B.K.S. Iyengar was the pioneer of yoga revival in Russia

B.K.S. Iyengar passed away at the age of 96. Source: Getty Images / Fotobank

B.K.S. Iyengar passed away at the age of 96. Source: Getty Images / Fotobank

The yoga guru, whose centres are very popular in Russia, visited the country twice and even taught Dmitri Medvedev some asanas.

The news of yoga guru B.K.S. Iyengar’s passing away this morning was met with shock among his followers in Russia. There are about 50 Iyengar Yoga centres in Russia, but the most famous one teaching Guruji’s methods is in Moscow’s Old Arbat. 

Alina Kravchenko, a former school teacher now based in St Petersburg had the opportunity to meet Iyengar or Guruji, as he was respectfully and affectionately called by his students. “I met him in 1989, when he first came to Moscow,” she says. “He changed my life completely and I feel younger now than I did 25 years ago.”

Guruji had many devotees in Russia. Viktor Boyko, a construction engineer from Sevastopol, fell for yoga at the age of 16 and when he was 24 (in 1971) he translated a book by Guru Iyengar into Russia and began to practise it.

Guruji was a pioneer of the revival of yoga in Russia and visited the country even before the fall of the Soviet Union in 1989. Because of yoga’s origins in Hindu vedic beliefs, the Soviet authorities looked upon the system with suspicion (as they did with anything affiliated to a religion). Official attitudes began to soften in the 1980s, thanks to the several academics and scientists.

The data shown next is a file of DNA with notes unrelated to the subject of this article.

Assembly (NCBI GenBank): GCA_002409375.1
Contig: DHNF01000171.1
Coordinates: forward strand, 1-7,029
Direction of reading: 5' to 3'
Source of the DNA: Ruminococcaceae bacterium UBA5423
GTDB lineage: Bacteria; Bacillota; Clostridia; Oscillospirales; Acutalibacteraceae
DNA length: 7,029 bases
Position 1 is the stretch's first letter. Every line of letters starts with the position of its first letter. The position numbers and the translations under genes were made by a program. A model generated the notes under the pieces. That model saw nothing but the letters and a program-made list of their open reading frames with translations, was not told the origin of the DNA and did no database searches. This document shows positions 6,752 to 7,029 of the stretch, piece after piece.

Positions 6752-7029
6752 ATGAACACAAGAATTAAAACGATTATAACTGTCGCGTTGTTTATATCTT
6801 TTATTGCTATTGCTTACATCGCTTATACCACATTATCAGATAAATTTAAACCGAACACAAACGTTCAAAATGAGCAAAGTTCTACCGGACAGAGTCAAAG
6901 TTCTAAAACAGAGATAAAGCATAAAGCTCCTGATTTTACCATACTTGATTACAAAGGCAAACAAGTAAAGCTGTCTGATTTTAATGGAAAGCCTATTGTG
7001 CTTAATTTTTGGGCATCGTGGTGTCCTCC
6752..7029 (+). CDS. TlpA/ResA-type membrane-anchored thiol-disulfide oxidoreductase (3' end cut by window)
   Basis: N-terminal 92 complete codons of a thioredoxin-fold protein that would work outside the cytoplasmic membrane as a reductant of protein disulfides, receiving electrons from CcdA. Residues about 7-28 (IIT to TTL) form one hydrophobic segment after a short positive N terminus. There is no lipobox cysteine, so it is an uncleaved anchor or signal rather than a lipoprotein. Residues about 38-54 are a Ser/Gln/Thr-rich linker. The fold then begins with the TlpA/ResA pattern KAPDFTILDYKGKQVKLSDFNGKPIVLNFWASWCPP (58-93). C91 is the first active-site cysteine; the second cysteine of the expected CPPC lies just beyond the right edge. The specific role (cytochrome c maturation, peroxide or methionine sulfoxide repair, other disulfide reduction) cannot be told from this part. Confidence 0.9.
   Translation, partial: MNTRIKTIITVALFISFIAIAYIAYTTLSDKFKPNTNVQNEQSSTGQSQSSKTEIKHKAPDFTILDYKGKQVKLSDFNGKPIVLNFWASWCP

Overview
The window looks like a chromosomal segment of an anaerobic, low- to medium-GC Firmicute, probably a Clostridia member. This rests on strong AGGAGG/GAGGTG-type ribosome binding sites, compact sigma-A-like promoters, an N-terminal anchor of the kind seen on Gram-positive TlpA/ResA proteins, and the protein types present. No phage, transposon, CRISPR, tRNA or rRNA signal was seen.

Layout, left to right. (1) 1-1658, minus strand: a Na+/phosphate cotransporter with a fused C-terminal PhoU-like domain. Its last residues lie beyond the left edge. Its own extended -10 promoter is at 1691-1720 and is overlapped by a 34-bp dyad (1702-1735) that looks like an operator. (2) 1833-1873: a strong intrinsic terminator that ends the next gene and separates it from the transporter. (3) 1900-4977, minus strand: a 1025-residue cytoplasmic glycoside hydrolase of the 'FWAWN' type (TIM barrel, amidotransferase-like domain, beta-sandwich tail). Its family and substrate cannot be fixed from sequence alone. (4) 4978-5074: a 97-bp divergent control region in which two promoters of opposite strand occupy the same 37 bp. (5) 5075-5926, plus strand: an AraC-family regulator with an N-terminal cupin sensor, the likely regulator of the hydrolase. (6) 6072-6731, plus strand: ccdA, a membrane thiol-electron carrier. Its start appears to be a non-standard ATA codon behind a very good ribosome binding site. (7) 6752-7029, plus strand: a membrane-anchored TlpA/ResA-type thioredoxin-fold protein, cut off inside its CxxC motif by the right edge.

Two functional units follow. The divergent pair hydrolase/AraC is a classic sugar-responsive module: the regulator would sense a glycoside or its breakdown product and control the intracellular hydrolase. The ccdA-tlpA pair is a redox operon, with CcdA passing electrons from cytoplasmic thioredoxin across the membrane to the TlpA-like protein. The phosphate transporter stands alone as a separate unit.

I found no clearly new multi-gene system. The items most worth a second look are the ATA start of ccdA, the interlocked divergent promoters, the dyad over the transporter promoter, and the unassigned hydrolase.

The 1980s was a time there was a renewed interest in Russia for studying non-traditional healing methods.  PhD psychology student Elena Olegovna Fedotova was at the forefront of such studies. The Soviet Ministry of Health sent her to India to study changed states of consciousness. She spent time in several ashrams and yoga schools of yoga and met Guruji, whom she invited to Moscow for the USSR’S first National Conference on Yoga. Fedotova received Guruji at the airport. As widely reported and detailed here, on that morning it was raining, but when Iyengar came out, she threw herself onto her knees in a traditional posture, and actually ended up right in the middle of a puddle, much to the surprise of airport staff. After the conference, the USSR Yoga Association was formed, and subsequently Iyengar yoga centres came up in the country.

Twenty years later, Guruji visited Moscow and spent a week in the country. He conducted special workshops on all yogic asanas (poses) followed by classes on pranayama (breathing exercise) under the auspices of Yoga Journal Russia. He also met then-Russian President Dmitri Medvedev and taught him some asanas. Medvedev has said in the past that he regularly practises yoga. 

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